Written and photographed by: Nick Swingle
The temperature is unseasonably warm, even for western Colorado. We wait in the shade, knowing the hike ahead will offer ample opportunity for sun and sweat. We pass the time nervously with last-minute Macgyvering of our packs and second-guessing of items. With this group, we are much more likely to have triplicates than to be without necessary gear.
We smell the mules before the two riders make the final approach up the trail. The hats and slow curl of their lips around each word belie a couple of cowboys. The aviators indicate otherwise. Nevertheless, they are friendly and most importantly clearly know how to efficiently pack a group of mules. Yeti coolers, rafts, frames, and even some creature-comfort Paco pads all find a place. Anticipation and final checklists fill the first hundred yards of trail. We tighten pack straps, shift the weight on our shoulders, and test the footing on our boots against the slick rock. A short hike later, we reach the the river at the bottom of the gorge.
The campsite log book is full. So much for missing the crowds. The more experienced of our group call an audible to zig when everyone else is zagging. We prepare to start our journey by spending the first night upstream. A camp site known as Margaritaville awaits. Rowing and dragging rafts upstream presents an early test of our group’s collective mettle. Some of us traveled from as far as 12 hours away for this trip, not counting the final drive to the trailhead and hike in. Out-of-office responses have been set; debts and favors with wives and bosses called in.
The buzz keeps humming as we row upstream, with jokes and tailing loops flying freely. It is going to be a good trip.Our upstream route includes only a single rapid. Like college freshmen around co-eds, its not pretty but we have high hopes and throw a lot of energy at challenge. Each of the three rafts clears the rapid and settles at the beach of Margaritaville. Time to string up the rods.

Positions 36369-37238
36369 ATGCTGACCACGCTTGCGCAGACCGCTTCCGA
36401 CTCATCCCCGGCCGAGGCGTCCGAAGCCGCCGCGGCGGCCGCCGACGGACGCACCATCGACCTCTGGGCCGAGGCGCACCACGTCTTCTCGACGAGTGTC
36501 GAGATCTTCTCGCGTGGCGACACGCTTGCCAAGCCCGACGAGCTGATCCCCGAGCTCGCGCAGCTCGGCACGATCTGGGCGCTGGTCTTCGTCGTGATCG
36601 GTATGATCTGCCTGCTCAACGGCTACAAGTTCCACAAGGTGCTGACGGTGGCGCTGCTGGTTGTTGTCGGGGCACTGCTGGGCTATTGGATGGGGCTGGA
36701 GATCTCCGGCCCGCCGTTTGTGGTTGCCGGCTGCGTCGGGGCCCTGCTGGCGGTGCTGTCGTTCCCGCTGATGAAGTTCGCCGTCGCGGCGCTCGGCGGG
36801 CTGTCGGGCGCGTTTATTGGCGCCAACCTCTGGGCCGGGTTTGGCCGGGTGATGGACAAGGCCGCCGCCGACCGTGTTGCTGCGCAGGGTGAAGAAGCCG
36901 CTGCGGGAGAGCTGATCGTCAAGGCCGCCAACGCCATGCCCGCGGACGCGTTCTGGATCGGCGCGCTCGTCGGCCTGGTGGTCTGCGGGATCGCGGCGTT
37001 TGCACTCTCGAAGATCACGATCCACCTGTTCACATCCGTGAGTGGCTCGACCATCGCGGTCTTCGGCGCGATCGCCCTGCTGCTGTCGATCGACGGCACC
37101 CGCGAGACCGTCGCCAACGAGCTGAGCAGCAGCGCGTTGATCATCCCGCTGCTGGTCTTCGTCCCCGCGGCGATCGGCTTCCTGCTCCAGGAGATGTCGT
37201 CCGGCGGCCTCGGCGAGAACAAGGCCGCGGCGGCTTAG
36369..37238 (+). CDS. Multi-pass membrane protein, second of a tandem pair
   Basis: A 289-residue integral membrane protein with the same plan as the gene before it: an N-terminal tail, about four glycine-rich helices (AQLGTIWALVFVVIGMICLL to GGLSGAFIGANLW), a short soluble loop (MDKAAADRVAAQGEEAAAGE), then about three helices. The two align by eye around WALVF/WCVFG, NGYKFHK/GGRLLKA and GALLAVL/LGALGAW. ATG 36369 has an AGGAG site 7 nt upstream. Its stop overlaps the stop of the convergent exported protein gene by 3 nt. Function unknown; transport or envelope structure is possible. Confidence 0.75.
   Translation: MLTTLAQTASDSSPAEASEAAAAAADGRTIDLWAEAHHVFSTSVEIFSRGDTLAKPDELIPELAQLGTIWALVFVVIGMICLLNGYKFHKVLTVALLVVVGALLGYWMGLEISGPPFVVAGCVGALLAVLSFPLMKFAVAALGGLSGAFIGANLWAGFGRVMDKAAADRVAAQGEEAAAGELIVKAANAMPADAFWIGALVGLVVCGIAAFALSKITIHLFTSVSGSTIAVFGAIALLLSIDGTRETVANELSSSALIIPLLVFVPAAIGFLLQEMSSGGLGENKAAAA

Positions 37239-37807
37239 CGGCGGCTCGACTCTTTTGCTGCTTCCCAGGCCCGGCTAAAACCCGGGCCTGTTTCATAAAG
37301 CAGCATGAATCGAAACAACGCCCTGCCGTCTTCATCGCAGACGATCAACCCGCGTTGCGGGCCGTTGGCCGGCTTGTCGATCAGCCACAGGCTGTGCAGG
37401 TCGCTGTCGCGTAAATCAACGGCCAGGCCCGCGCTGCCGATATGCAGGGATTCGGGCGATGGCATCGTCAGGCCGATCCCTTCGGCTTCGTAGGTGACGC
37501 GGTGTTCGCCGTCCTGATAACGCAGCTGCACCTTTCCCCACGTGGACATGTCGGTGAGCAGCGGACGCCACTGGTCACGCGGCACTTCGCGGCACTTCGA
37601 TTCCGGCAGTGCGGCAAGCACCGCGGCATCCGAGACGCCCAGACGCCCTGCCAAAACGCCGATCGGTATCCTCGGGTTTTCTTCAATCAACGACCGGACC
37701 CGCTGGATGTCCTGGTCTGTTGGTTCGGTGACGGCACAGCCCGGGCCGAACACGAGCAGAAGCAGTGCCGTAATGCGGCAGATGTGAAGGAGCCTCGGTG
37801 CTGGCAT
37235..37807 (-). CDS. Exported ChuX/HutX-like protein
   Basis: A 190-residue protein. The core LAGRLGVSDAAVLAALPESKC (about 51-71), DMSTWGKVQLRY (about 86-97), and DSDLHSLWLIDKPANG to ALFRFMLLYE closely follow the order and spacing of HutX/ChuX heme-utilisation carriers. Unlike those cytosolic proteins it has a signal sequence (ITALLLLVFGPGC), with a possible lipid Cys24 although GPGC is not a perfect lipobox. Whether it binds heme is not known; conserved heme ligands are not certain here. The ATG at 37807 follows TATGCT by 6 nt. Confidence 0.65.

When Tod tells us there are many miles of fishable, wadeable shoreline upstream, I never think to discuss terms and definitions. Apparently “accessible shoreline” includes 30-foot bouldering in wading boots. Like a spider monkey, Tod quickly shows us a route and positions himself as an anchor for the final move. None of us is going to challenge Alex Hannold anytime soon, but we manage to clear the hurdle. The fishing upstream proves worth the effort. The browns are plentiful and beautiful, willingly taking hoppers and streamers.
The next couple of days through the gorge is everything an angler and outdoorsman could want. With a strict leave-no-trace policy, an argument can be made there wherever the groover is set up each day is the most spectacular bathroom in the world.
There were pre-trip rumblings of BWOs, but those never materialized. We saw some Tricos each day, with a couple of pods of feeding fish. For the most part, it was a hopper, streamer, or timely nymph run that kept us satisfied. Some places are just flat out special, with or without the fishing. The gorge is one of them.
One of my highlights is an evening session on the second day. There are a couple of prime runs directly in front of our campsite. We ferry a raft across to access the far side. Some of us buddy-fish; others lone-wolf it. We are all within eyesight. Each rod bend, each missed strike and subsequent curse is answered in kind by guffaws and smiles as big as our nets. I already forget nearly each of the fish, but I will remember this evening for a long time.
Our final day includes most of the class IV rapids on this multi-day float. With drought conditions in the area, the rapids are not life threatening. Our hearts quicken and adrenaline pumps all the same. By lunch, most of the whitewater is behind us. We celebrate in true gorge fashion: a cliff jump and cold beverage.